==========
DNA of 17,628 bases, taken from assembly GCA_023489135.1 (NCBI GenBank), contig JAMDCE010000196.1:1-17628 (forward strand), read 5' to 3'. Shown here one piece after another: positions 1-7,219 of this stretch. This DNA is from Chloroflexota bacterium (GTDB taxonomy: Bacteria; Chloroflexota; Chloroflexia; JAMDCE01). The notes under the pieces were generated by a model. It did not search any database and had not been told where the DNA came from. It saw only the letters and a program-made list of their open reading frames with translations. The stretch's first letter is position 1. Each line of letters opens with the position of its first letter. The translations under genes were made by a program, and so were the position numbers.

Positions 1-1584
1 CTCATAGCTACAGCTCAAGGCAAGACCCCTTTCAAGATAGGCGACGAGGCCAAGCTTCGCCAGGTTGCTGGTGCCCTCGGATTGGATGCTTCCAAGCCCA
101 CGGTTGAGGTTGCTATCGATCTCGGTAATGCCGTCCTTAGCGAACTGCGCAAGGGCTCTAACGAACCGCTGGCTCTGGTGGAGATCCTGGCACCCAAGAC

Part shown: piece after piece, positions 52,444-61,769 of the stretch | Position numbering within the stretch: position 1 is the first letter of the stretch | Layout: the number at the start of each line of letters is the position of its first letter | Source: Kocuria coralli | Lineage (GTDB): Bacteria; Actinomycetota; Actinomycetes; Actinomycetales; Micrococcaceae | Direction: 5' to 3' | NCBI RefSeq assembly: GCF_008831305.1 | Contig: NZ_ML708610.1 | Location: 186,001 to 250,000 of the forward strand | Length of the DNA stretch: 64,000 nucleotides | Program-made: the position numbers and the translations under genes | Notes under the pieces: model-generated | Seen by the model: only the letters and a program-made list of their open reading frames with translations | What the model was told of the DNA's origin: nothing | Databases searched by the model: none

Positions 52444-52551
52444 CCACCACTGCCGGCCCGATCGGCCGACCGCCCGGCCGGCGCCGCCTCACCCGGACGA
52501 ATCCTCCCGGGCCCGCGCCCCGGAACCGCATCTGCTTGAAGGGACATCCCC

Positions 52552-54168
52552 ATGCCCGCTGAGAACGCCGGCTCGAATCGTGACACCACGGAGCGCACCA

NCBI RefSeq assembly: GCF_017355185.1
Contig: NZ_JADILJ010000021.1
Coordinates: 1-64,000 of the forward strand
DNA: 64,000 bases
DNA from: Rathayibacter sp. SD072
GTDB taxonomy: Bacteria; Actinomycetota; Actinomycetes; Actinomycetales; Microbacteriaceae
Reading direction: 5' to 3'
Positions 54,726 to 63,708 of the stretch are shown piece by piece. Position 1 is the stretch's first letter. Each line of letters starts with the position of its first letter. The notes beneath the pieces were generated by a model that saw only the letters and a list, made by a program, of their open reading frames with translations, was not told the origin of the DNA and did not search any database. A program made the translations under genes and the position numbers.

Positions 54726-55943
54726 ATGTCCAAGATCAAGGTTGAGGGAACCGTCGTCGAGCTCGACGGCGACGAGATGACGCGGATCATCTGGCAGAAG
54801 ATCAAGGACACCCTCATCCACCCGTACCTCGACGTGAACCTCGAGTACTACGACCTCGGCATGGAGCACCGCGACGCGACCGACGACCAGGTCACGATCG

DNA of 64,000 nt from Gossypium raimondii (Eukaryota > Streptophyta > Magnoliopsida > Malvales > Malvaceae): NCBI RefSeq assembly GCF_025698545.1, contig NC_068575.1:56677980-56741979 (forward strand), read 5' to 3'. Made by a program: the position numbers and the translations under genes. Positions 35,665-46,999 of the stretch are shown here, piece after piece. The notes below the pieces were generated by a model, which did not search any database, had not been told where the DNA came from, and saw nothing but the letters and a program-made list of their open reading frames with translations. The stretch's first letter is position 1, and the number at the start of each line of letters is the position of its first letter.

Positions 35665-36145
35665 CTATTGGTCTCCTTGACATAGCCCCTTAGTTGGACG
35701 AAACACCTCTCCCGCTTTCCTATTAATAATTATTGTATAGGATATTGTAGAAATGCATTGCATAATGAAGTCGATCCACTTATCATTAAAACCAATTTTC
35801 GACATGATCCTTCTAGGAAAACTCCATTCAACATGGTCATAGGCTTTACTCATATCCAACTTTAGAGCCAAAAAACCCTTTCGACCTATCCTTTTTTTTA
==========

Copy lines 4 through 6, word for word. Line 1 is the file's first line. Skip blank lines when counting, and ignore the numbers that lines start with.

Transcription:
101 CGGTTGAGGTTGCTATCGATCTCGGTAATGCCGTCCTTAGCGAACTGCGCAAGGGCTCTAACGAACCGCTGGCTCTGGTGGAGATCCTGGCACCCAAGAC

Part shown: piece after piece, positions 52,444-61,769 of the stretch | Position numbering within the stretch: position 1 is the first letter of the stretch | Layout: the number at the start of each line of letters is the position of its first letter | Source: Kocuria coralli | Lineage (GTDB): Bacteria; Actinomycetota; Actinomycetes; Actinomycetales; Micrococcaceae | Direction: 5' to 3' | NCBI RefSeq assembly: GCF_008831305.1 | Contig: NZ_ML708610.1 | Location: 186,001 to 250,000 of the forward strand | Length of the DNA stretch: 64,000 nucleotides | Program-made: the position numbers and the translations under genes | Notes under the pieces: model-generated | Seen by the model: only the letters and a program-made list of their open reading frames with translations | What the model was told of the DNA's origin: nothing | Databases searched by the model: none

Positions 52444-52551